- The sustainable development of the municipality’s built environment.
- The promotion of sustainability in the built environment to City of Port Phillip residents, to other relevant government bodies and to the design and construction industry.
- Council’s own new and major refurbishment building works.
“The vision is to create a more sustainable urban environment, comprised of architecture, landscapes, transport networks and infrastructure that are low carbon, water sensitive and resource efficient in both construction and operation.”
The City of Port Phillip believes the built form has a significant impact on the greater environment and that most current common development practices are not environmentally sustainable in the long term, the paper says.
“For the purposes of this strategy, CoPP defines sustainable design as an approach to building procurement and other urban development which works towards achieving zero net environmental impact.
“This includes but is not limited to the following:
- Eliminating the use of non-renewable resources.
- Eliminating air, soil and water pollution.
- Creating healthy and accessible indoor and urban environments.
- Protecting and enhancing natural eco-systems and cycles.
- Supporting the conversion of waste into useful resources.
- Creating a built environment that is resilient, flexible and adaptive to climate change.
- Supporting decentralised electricity and water systems.
- Supporting a move towards understanding and implementing ‘positive development’
- Supporting sustainable modes of travel.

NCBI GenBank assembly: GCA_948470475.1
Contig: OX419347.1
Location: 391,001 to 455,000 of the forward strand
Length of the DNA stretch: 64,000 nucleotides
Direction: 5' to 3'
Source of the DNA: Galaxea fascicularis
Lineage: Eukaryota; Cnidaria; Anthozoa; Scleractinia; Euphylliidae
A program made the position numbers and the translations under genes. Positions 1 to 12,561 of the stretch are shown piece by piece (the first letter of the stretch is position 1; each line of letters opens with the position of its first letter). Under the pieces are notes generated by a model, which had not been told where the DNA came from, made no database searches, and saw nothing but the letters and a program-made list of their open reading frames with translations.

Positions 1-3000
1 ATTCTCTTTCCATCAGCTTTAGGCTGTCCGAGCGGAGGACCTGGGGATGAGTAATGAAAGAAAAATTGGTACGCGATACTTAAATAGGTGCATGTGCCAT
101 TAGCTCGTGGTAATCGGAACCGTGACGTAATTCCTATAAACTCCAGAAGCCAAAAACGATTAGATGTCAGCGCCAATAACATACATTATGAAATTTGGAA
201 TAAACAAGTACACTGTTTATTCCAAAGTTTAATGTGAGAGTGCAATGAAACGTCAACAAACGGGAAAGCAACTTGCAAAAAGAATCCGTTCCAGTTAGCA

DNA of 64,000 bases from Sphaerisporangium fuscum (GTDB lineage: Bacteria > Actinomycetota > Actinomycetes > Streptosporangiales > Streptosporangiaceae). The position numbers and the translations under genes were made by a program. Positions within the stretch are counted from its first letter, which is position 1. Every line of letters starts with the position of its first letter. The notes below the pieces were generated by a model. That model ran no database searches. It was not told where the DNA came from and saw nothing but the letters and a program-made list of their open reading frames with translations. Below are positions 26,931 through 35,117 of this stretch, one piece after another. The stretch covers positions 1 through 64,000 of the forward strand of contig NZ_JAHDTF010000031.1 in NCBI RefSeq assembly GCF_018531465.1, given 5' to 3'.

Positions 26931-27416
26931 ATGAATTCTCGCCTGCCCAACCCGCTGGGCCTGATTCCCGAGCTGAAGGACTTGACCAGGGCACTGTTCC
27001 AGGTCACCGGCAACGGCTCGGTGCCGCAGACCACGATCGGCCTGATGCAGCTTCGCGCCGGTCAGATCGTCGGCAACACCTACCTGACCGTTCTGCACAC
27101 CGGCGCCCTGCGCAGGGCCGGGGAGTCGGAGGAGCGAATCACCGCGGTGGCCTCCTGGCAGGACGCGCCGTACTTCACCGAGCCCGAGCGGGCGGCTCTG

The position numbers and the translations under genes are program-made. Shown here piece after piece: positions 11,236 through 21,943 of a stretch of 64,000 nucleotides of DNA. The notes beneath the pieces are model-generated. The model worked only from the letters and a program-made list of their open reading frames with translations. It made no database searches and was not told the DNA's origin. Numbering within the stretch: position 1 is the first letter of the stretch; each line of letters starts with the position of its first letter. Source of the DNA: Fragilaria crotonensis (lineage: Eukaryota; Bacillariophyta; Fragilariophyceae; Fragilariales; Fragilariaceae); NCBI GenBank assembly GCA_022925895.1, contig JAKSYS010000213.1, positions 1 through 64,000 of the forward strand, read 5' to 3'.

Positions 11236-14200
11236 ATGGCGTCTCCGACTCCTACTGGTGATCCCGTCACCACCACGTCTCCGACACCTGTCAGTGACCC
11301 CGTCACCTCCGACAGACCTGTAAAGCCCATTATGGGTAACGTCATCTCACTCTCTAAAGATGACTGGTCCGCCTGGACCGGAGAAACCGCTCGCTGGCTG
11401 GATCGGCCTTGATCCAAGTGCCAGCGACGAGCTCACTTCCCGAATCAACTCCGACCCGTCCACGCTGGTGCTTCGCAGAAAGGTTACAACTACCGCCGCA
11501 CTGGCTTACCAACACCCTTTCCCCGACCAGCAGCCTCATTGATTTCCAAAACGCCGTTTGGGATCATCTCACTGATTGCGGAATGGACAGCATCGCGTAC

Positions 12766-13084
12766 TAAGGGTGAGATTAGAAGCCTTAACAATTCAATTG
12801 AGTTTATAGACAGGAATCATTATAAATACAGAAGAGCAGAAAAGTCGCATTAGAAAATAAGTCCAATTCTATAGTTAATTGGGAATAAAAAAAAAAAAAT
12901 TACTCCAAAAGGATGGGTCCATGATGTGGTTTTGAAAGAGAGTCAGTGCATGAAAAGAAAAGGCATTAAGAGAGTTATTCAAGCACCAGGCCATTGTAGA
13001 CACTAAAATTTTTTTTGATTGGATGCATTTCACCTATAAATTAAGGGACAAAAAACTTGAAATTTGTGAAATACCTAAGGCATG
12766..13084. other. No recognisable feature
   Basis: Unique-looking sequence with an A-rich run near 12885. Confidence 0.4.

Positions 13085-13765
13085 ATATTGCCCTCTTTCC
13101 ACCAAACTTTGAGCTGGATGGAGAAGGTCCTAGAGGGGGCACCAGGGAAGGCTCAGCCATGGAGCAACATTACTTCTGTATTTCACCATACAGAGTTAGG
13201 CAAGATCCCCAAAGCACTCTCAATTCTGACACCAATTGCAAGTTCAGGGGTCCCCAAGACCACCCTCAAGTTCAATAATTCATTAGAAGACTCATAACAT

The city also believes that the global scientific consensus is that the climate is changing due to human-induced carbon emissions.
This means we will have to design and build for increasingly uncertain and unpredictable future climate impacts on where and how we live.
For the City of Port Phillip, projected climate impacts such as increased flooding, hotter summers and less water availability will have a significant impact on our existing neighbourhoods and precincts, and the way buildings are designed, built and used in the future.
This does, and will continue, to challenge and revise current and emerging legislative, planning and land use regulations and standards for some time to come.
To meet the challenges of a changing climate on our local built environment, the City of Port Phillip is committed to facilitating adaptive design to build local climate resilience.
Adaptive design works with nature to gain climate clever solutions to living well on the coast, with increased flooding and rising temperatures.
To progress a local adaptive design approach, the City of Port Phillip encourages building design strategies such as:
- Harvesting rainwater for reuse
- Reducing peak stormwater flows and improving water quality to the Bay through the use of water sensitive urban design
- Building flood and storm resilient buildings
- Building for maximum thermal efficiency to maintain year-round indoor comfort
- Reducing local heat island impacts through climate clever building materials and the use of vegetation.